So I did some research and found out, that it seems there was some kind of conflict between certain versions of VMware Fusion and Time Machine (Time Machine could crash virtual machines) and therefore VMware decided to exclude virtual machines from Time Machine backups. Maybe that’s a good idea, but I, as a user, didn’t know about it – that’s critical! I always thought my virtual machines would be backed up just like all other data.

Furthermore, I read that current OSX and VMware Fusion versions don’t have these “crash issues” any more. However, VMware Fusion still excludes virtual machines from backups. If you want to manually enable Time Machine backups of virtual machines, here are instructions on how to do it.

I don’t say that backing up virtual machines with Time Machine is necessary (in fact, they can be really huge…), but the way VMware excludes virtual machines from being backed up is not ok. Users should be informed about the fact that no backups are made (e.g., a warning when a new VM is created), or backups should be done by default (that’s what users would expect).

MySQL: Creating a Database

Yesterday I installed MySQL 5.1.30 on my computer. As I haven’t used MySQL before, I played a bit around with it today and read some of the online documentation.

Some basic steps are to create a new user, a new database, and assign all access rights for the new database to the new user. This is what I need to do, when installing a new program which requires a MySQL DB to store data in. All the required information can be found in the online documentation, however, here’s a summary of the steps to do:

mbp:~ gerhard$ mysql -u root -p
Enter password:
Welcome to the MySQL monitor. Commands end with ; or \g.
Your MySQL connection id is 2
Server version: 5.1.30 MySQL Community Server (GPL)

Type 'help;' or '\h' for help. Type '\c' to clear the buffer.

mysql> create user sam identified by 'samspassword';
Query OK, 0 rows affected (0.00 sec)

mysql> create database testdb;
Query OK, 1 row affected (0.00 sec)

mysql> grant all on testdb.* to 'sam';
Query OK, 0 rows affected (0.00 sec)

That’s it, just three commands to remember…

I connected to MySQL with the root user. Then created a new user “sam” with password “samspassword”. Next I created a new database named “testdb”. And in the last step I gave all rights on this database to user sam.

Afterwards, Sam can log in to his database “testdb” like this:

mbp:~ gerhard$ mysql -u sam -psamspassword testdb

MySQL on Leopard

Today I continued setting up my Mac (OS X 10.5.5) with server software. Apache is already running, as described in my previous post – next is a MySQL database.

I downloaded MySQL 5.1.30 as Mac OS X 10.5 (x86_64) package from here. Install instructions for MySQL under OS X are available on the MySQL webpage (see here), however, everything is pretty straightforward:

  1. I opened the downloaded disk image, double clicked the install package (mysql-5.1.30-osx10.5-x86_64.pkg), and ran through the installation process (can’t be easier).
  2. Next I installed the MySQL startup item (MySQLStartupItem.pkg). Again, simply click through the install process, nothing special to do.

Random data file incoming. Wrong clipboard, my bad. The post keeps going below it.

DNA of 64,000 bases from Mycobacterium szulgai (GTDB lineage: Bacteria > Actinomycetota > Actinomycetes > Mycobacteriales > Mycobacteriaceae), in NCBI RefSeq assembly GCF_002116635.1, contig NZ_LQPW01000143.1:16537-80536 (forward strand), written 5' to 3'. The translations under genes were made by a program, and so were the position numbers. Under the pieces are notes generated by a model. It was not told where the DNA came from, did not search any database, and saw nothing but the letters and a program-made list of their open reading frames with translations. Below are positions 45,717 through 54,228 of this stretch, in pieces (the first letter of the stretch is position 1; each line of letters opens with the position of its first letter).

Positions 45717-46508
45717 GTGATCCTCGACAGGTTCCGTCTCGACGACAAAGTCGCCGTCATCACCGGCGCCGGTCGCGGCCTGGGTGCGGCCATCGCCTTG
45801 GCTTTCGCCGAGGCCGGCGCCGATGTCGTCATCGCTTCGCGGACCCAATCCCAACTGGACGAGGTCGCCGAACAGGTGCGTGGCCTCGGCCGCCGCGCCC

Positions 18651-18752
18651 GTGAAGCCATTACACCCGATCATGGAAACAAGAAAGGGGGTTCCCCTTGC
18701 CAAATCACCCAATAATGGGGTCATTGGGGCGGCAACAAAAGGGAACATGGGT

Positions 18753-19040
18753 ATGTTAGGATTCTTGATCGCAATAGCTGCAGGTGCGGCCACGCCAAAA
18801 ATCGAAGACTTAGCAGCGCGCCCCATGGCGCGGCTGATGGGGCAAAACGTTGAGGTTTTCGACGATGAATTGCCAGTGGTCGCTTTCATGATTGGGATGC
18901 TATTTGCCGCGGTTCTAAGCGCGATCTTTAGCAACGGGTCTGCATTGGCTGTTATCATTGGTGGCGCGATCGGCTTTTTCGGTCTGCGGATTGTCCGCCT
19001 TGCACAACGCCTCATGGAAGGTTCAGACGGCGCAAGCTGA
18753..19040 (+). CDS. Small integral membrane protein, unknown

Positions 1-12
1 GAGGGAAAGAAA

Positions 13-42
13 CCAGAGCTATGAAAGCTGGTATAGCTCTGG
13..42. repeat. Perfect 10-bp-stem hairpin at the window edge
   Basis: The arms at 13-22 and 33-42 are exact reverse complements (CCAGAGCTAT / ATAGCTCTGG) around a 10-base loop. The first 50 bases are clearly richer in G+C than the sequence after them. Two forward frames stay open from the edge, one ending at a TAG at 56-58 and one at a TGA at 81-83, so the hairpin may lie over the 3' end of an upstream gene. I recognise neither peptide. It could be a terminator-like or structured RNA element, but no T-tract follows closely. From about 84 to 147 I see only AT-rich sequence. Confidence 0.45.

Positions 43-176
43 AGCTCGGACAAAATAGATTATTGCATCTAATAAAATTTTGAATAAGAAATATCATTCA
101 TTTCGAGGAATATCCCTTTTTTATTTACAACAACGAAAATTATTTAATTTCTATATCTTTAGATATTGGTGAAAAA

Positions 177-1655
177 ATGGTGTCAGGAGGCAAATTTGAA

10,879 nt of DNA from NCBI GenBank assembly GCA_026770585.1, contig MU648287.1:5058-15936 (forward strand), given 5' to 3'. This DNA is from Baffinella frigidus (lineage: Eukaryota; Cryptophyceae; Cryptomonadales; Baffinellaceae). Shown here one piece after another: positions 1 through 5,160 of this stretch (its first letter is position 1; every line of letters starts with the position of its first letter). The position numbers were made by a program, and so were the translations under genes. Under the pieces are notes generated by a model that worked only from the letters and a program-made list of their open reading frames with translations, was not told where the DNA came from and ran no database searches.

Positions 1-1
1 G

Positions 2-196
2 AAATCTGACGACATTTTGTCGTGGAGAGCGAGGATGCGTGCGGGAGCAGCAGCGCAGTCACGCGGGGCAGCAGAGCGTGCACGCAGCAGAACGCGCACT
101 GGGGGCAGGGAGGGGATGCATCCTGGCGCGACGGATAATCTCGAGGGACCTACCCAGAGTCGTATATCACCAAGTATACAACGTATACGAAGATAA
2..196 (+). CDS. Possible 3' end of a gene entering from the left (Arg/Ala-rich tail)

3. Then I opened a terminal and used the startup item to start the database with MySQLCOM start:
    mbp:~ gerhard$ sudo /Library/StartupItems/MySQLCOM/MySQLCOM start
    Starting MySQL database server
  4. At this point, MySQL was already up and running, great. It runs with a user named “_mysql”, that’s ok, too. Next I extended my PATH environment variable, so that I can use MySQL programs from the command line.In my case (bash shell), I added PATH=$PATH:/usr/local/mysql/bin to my .profile file in my user’s home directory. /usr/local/mysql is where the installer installed MySQL.
  5. The last thing to do, is post installation setup and testing (full instructions can be found on the MySQL webpage). The following steps show all I had to do.
  6. Grant tables have already been set up during the install process, because I used the install package of MySQL.
  7. On the terminal, mysqladmin version and mysqladmin variables can be used to see information about the database. If the database is not running, these programs will show error messages.
  8. Now it’s necessary to connect to the database, remove the anonymous user (as I don’t need it…), and assign a password to the DB root user (after installation there is no password!). In this example, I set the password to “pass”. A password must be assigned for all hosts the user can connect from. Use the query select host, user from mysql.user; to find out which hosts these are (for user root) – in this example I set passwords for root@localhost and [email protected].
    mbp:~ gerhard$ mysql -u root
    Welcome to the MySQL monitor. Commands end with ; or \g.
    Your MySQL connection id is 2
    Server version: 5.1.30 MySQL Community Server (GPL)

    Type 'help;' or '\h' for help. Type '\c' to clear the buffer.

    mysql> drop user '';
    Query OK, 0 rows affected (0.00 sec)

    mysql> SET PASSWORD FOR 'root'@'localhost' = PASSWORD('pass');
    Query OK, 0 rows affected (0.00 sec)

    mysql> SET PASSWORD FOR 'root'@'' = PASSWORD('pass');
    Query OK, 0 rows affected (0.00 sec)

  9. To make starting and stopping more comfortable, I added two aliases to my .profile file:
    alias startmysql='sudo /Library/StartupItems/MySQLCOM/MySQLCOM start'
    alias stopmysql='sudo /Library/StartupItems/MySQLCOM/MySQLCOM stop'

    This way, I can open a terminal and just type startmysql and stopmysql to start and stop MySQL.

That’s it – MySQL is installed and ready to be worked with.

Edit: Later I found out that there was even a preference pane item in the MySQL dmg file. Simply open MySQL.prefPane to install it. This will add a MySQL pane to your System Preferences application. Within this pane you can easily start up and shut down your MySQL installation and you can define if you want MySQL to automatically start when your system boots.